"We're testing both more traditional types of solutions, like tree planting or pollinator gardens, which people may be more familiar with," explains Juliet Staples, senior project manager of URBAN GreenUP in Liverpool, UK. "And we're also testing some more unusual types of nature-based solutions, like floating ecosystems or tree sustainable urban drainage systems, for example," she adds.
The researchers are analysing different land types for pollinators. "We've got six quite distinct sites; some are very shady, some are hard-surfaced. For example, we've got a site that is very coastal and exposed. In contrast, another one is very urban, in the middle of a housing area. So, each of them will have different pollinator preferences", explains the appointed contractor, Elaine Cresswell, landscape architect and director of the consulting company reShaped.
Pollinators need an environment free of chemicals, toxic materials, with an array of flowers that bloom at different seasons, so they can find safe nesting habitats, water and food all year-round. It is also paramount to ensure the connectivity between their habitats to ease the insects’ displacement and activity. In this context green road verges are an important nature-based solution considered by the project, as they provide hotspots for pollinators and corridors to link the ecosystems within the urban and periurban areas.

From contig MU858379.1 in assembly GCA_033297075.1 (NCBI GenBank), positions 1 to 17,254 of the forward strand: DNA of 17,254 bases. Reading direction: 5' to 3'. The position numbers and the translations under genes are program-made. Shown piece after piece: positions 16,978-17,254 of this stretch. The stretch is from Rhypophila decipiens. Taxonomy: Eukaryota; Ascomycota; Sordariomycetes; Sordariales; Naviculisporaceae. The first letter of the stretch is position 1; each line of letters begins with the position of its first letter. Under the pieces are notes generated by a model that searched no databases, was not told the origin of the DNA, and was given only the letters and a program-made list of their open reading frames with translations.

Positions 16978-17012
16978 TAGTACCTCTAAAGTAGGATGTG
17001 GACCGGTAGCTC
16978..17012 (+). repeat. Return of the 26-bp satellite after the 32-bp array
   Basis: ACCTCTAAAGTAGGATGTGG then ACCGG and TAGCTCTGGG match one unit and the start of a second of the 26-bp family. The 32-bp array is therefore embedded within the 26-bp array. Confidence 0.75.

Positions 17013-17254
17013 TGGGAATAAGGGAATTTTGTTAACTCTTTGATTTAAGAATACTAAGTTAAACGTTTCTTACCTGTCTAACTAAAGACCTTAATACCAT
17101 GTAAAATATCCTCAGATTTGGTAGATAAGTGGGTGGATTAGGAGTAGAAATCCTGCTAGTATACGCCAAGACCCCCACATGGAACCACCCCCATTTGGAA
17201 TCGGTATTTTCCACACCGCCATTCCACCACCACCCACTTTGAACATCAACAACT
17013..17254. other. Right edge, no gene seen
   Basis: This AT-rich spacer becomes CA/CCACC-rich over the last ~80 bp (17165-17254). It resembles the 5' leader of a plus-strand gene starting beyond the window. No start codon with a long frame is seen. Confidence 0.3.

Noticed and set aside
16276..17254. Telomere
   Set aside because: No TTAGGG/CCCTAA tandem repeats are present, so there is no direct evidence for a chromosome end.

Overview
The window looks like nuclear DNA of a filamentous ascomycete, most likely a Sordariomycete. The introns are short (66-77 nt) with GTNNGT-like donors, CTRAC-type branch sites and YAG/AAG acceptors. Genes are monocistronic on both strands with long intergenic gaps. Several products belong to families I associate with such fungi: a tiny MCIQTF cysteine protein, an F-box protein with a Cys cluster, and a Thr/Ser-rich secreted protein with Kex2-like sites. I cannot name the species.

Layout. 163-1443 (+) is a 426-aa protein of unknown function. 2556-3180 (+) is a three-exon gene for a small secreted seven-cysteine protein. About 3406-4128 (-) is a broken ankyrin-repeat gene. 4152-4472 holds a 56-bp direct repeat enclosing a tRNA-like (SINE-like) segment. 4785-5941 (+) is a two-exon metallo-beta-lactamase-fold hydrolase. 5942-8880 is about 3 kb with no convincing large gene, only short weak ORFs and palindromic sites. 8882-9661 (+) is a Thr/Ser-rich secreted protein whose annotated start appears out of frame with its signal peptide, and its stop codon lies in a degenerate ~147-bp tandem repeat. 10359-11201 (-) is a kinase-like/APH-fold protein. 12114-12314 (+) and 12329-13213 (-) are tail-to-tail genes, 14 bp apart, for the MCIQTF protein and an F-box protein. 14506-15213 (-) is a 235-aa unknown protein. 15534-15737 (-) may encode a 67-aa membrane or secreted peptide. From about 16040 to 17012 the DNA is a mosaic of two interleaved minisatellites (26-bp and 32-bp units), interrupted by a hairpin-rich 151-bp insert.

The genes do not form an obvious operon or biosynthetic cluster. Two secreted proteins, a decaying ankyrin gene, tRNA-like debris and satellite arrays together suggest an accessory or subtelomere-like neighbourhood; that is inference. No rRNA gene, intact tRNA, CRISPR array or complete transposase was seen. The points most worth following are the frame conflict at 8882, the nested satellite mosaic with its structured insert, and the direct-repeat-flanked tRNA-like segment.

So far, the results of the project are still preliminary. "The interventions are increasing the number of flowers and we're trying to find out if they are also affecting the number and diversity of pollinators", explains Stella Shackel, data officer of the project in Liverpool. Although data collection is still in the early stages, scientists have already got some insights.
One of those is the importance of leaving areas unweeded, with flowering plants. "When an area is cleared, only ants appear. However, when an area is not weeded, even if there is traffic and many people, a constant population of pollinators is maintained," says María González, agronomist working on the URBAN GreenUP project in Valladolid.